Spreaders can run the gamut from small, handheld models to heavy duty models that must be pulled with a tractor or ATV.
They are generally divided into two main categories: drop spreaders and broadcast spreaders.
Broadcast spreaders are also commonly referred to as rotary spreaders.
Both types of spreaders feature hoppers with adjustable openings for controlling the volume of seed or fertilizer that siphons through it.
Each type differs in how they spread seed and which type of lawn they are best suited for.
A drop spreader distributes seed or fertilizer in even rows, and this model is known for its pinpoint accuracy.
The seed falls only where the operator walks. The spread pattern of a drop spreader extends only to the length of its wheels which is ideal for precision spreading.
Most manufacturers recommend setting the spreader at roughly 50% and spreading seed or fertilizer in a cross hatch pattern. Not only does this ensure even coverage, but it also prevents striping.
Here are a few things about drop spreaders that users should know:
- Drop spreaders general work well on lawns that are under 5,000 square feet in size.
- They are easy to operate and provide precise coverage control.
- Their wheel base makes them easy to navigate around obstacles and tight spots.
- Wind does not affect a drop spreader’s performance.
- Because product is distributed in “swaths”, it eliminates the need to clean up product from other surfaces, like a driveway or sidewalk.
The primary downside to choosing a drop spreader is that they cover less ground each lap than a broadcast spreader, which increases the amount of time needed to adequately seed or fertilizer a lawn.
However, because of their precision, many homeowners and professionals believe the trade-off is worth it.
Broadcast spreaders are named because they spread seed in a fan-like pattern.
The size of their spread pattern is dependent on the user’s speed and the spreaders settings.
The further the material is thrown from the spreader, the thinner the coverage.
It is important to overlap pass to ensure an even distribution product. As with drop spreaders, the industry recommendation is to set the spreader at 50% and distribute product in a crosshatch pattern. This will take longer, but will provide the best coverage.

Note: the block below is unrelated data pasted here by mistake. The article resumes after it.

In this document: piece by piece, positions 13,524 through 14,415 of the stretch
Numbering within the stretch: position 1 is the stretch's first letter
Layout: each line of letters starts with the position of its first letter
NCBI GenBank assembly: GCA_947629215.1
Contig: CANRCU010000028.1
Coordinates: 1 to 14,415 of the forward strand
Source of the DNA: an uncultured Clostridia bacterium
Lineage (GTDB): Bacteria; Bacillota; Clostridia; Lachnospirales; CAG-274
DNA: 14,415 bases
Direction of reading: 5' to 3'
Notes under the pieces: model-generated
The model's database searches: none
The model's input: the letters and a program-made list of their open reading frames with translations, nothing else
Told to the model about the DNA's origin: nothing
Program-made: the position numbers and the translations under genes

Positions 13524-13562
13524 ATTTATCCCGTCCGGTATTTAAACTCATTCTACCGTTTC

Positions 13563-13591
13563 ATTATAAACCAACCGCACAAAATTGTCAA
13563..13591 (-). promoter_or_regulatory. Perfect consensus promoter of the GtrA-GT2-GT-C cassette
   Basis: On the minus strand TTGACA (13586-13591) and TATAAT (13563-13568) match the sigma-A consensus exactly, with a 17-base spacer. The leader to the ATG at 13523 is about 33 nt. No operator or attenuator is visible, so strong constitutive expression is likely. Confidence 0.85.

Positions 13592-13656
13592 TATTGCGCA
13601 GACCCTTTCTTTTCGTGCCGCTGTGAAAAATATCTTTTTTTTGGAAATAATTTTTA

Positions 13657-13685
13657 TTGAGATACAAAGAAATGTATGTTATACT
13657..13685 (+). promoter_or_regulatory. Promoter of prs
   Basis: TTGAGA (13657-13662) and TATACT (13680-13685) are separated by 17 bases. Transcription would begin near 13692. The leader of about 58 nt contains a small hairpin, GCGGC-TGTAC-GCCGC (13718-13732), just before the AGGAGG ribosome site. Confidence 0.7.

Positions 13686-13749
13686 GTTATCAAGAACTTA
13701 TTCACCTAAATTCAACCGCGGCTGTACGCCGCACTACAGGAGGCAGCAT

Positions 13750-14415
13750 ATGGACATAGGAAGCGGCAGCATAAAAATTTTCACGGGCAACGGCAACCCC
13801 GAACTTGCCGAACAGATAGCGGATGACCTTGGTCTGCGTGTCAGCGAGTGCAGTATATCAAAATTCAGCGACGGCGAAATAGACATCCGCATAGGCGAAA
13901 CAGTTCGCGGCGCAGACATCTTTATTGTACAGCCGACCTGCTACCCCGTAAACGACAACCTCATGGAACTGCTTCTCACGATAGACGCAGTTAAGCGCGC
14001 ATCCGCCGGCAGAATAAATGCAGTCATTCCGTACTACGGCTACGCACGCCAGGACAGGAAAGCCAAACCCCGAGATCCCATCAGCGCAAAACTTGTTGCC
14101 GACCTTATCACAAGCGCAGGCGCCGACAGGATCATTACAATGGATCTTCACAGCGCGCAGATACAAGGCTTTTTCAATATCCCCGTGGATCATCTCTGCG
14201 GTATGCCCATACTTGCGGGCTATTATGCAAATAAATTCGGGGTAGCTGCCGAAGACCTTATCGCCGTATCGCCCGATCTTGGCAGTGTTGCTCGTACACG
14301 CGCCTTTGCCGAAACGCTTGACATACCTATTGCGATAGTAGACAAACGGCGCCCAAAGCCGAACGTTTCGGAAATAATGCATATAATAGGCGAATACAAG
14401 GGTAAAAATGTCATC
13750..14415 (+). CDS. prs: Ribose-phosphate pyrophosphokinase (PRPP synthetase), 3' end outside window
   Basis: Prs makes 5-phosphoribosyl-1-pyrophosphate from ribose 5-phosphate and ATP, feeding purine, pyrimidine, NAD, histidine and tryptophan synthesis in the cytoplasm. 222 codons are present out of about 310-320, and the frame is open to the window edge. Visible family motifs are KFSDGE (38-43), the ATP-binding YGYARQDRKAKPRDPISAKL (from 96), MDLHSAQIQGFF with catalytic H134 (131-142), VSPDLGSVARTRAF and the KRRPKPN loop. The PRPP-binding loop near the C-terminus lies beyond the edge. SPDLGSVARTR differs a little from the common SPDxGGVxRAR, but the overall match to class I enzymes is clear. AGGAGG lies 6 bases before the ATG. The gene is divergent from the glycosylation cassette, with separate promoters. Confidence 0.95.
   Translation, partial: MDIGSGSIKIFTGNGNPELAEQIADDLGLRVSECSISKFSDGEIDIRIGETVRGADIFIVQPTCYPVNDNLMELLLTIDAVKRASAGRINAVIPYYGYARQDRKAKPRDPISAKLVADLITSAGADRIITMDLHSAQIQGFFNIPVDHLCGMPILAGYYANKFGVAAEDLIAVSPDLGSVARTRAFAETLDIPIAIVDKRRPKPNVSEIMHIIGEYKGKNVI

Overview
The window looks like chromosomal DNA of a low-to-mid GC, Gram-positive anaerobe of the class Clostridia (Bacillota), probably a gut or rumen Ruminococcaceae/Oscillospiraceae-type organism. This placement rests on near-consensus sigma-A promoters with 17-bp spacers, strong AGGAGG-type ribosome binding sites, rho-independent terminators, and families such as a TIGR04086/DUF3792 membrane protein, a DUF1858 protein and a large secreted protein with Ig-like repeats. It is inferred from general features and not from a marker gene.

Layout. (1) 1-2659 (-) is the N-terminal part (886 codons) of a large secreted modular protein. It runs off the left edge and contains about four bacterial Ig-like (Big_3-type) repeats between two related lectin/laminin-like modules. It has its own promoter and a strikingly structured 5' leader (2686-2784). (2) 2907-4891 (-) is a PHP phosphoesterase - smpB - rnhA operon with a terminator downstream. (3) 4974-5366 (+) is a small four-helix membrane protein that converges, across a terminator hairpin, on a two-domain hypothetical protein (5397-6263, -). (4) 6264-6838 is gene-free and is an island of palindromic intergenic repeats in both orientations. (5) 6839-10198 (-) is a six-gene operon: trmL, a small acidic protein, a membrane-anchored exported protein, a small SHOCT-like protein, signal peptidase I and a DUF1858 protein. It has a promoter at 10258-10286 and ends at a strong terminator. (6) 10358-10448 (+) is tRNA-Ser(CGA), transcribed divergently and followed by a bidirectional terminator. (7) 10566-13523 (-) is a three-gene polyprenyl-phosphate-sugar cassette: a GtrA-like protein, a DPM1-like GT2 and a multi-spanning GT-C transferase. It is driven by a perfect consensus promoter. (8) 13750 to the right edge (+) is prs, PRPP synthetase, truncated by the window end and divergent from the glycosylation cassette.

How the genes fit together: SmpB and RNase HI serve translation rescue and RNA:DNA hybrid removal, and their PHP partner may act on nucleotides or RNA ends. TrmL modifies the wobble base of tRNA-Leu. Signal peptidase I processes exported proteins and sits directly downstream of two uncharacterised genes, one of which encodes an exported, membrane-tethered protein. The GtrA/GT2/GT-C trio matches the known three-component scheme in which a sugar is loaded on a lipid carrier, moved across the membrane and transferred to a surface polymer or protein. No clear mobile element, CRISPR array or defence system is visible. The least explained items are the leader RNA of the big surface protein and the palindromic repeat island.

Highlights of broadcast spreaders include:
- They cover more ground in less time when compared to drop spreaders.
- Broadcast spreaders are well suited for wide areas and large lawns.
- In general, hopper capacity is larger than drop spreaders, minimizing the number of times it must be refilled while it is being used.
- Because seed is “fanned out”, they can be used to spread product in hard to reach areas.
The main issue that arises from using broadcast spreaders is that they can often spread seeds or fertilizer “out of bounds”, which can waste product.
Although most of the higher end broadcast spreaders have some sort of edge guard to block one side of spray for trim passes.
Most states also have laws in place that require a user to cleanup any product that is scattered on hardscapes, like sidewalks.
Use & Care For Your Spreader
Regardless of which type you choose, you should take the time to carefully follow the manufacturer’s instructions. Get to know your spreader and understand how much product it puts down depending on your pace and settings.
When filling your spreader, always load in on a hard surface where any accidental spills can be easily cleaned up.
Likewise, your spreader should always be thoroughly cleaned after each use, especially if you have been spreading a product that contains chemicals.
The spreader should be completely emptied, and a brush should be used to remove any remaining material. Make sure to keep any moving parts lubricated as well.
With proper use and care, a high quality spreader should provide you with many years of use.